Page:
The questions on this page were answered by our team of lawyers. The questions are categorized by practice area such as car wrecks, medical malpractice, traumatic brain injuries, etc. If you have specific questions about your situation, contact our firm to set up a free consultation with an actual attorney.

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  • Is a personal injury attorney needed to file an injury claim or lawsuit on behalf of a minor child?

    There is no law which requires a victim to hire a person al injury attorney to represent them in an injury claim or lawsuit, however, unless injuries were very minor, these cases can become complex, especially when they involve a minor child.

    It is not uncommon for an insurance company to try to settle these cases as quickly and cheaply as possible, playing on parents’ emotions and offering them settlements far less than what the family deserves. By retaining the services of a personal injury attorney, you can be assured that attorney will work diligently to protect the rights of your child and family against the insurance company.

  • When does an injury claim or lawsuit have to be filed on behalf of a minor child?

    North Carolina law says a child has until one year beyond their 18th birthday to file a claim against the negligent party, however, many in the legal field feel that is usually not a good idea to wait that long, especially if the child is very young at the time of injury. This is because critical evidence could be lost during that time, witnesses move away or die, and other changing factors that could impact the case.

    Since the law does not recognize a minor child as being legally capable of filing a lawsuit on their own behalf, a guardian ad litem is appointed to be the child’s “voice” in any claim or lawsuit filed. This person can be a family member, attorney, or another third-party.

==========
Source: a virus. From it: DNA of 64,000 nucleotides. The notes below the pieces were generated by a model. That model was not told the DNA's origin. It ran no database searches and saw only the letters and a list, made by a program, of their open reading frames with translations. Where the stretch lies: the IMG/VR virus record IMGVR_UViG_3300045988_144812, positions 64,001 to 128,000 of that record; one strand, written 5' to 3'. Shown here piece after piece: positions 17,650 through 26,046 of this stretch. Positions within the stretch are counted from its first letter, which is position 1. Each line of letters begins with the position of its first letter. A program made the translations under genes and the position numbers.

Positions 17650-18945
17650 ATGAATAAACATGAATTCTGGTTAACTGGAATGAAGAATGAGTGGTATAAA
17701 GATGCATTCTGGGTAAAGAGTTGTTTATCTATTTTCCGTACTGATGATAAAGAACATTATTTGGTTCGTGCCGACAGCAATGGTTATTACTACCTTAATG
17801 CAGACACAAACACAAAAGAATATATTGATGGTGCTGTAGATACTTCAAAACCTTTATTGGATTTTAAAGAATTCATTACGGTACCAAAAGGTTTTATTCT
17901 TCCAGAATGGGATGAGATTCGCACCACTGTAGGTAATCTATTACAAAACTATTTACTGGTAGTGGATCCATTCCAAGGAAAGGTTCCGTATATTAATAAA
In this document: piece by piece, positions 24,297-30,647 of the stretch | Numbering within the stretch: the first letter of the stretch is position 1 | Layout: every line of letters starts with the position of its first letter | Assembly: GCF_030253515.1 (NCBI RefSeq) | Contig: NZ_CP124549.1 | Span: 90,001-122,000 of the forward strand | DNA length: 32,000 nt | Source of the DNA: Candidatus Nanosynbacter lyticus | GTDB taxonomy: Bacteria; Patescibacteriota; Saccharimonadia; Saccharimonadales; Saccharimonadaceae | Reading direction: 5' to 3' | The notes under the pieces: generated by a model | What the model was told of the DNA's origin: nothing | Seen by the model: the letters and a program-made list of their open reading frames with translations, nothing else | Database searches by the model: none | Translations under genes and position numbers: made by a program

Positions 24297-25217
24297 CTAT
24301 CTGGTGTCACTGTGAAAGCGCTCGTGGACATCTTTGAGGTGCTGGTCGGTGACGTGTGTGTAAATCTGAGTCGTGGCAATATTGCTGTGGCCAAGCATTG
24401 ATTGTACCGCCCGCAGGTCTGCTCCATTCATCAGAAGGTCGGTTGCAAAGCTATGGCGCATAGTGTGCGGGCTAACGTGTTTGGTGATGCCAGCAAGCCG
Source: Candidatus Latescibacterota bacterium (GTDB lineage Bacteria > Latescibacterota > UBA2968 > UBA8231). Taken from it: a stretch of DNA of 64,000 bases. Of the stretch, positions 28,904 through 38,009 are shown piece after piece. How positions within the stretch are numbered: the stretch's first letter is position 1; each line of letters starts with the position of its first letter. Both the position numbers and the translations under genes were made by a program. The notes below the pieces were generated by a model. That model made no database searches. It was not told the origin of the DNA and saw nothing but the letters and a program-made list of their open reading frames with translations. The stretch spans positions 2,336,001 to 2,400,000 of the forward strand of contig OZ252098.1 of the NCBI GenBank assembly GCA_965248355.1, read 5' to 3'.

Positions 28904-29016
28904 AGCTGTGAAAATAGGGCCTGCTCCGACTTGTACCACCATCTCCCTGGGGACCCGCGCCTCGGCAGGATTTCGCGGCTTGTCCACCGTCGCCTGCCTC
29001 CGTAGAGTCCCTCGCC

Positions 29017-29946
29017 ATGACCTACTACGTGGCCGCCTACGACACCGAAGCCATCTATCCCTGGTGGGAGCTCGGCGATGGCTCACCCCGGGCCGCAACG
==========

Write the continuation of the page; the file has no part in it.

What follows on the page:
The law requires that any settlement be approved by a judge before it becomes enforceable. Failure to do could allow the child to file their own lawsuit when they turn 18 because the courts may declare the child is not bound by the terms of the original settlement since judicial approval was not obtained.

  • What should a parent do if a child is injured in an accident caused by another party?

    When a child is injured, a parent’s first priority is to make sure that the child receives the medical treatment he or she needs to recover. Once the extent of the injury has been determined, as well as any long-term effects the injury may cause, the parent may decide to bring forth a personal injury claim or lawsuit against the party responsible for the injury.

    Any claim or lawsuit pursued can result in the financial compensation for any losses the child and their family suffered because of the injury. This can include all medical expenses, as well as the lost income sustained by the parent if they were unable to work because they had to care for the child during the recovery process. There may be other damages that can be pursued, including pain and suffering, emotional anguish, and permanent scarring or disfigurement. North Carolina law requires that these be filed as two separate claims, one on behalf of the child and the other on behalf of the parent.

  • Will my personal injury case go to trial?

    It depends on the facts of your particular personal injury case. Believe it or not, around five percent of personal injury cases go to trial. This means that the majority – a whopping 95 percent – are settled outside of court.

    Most cases are settled outside of court because it’s easier and quicker. Victims in personal injury cases already have enough to worry about. Their main focus is on recovering from their injuries, and they prefer to get their legal issues over with quickly instead of having them drag out.

    However, victims who were seriously injured and now face lifelong injuries cannot settle their cases quickly. It’s important for the discovery process to take place so that the extent of the injuries can be determined. This is helpful for the defendant, who may want to offer a settlement to the victim, but not without understanding the full value of the injuries sustained. In many cases, victims find out that their injuries are more severe than they originally thought, which means they can sue for more money and possibly receive higher award amounts.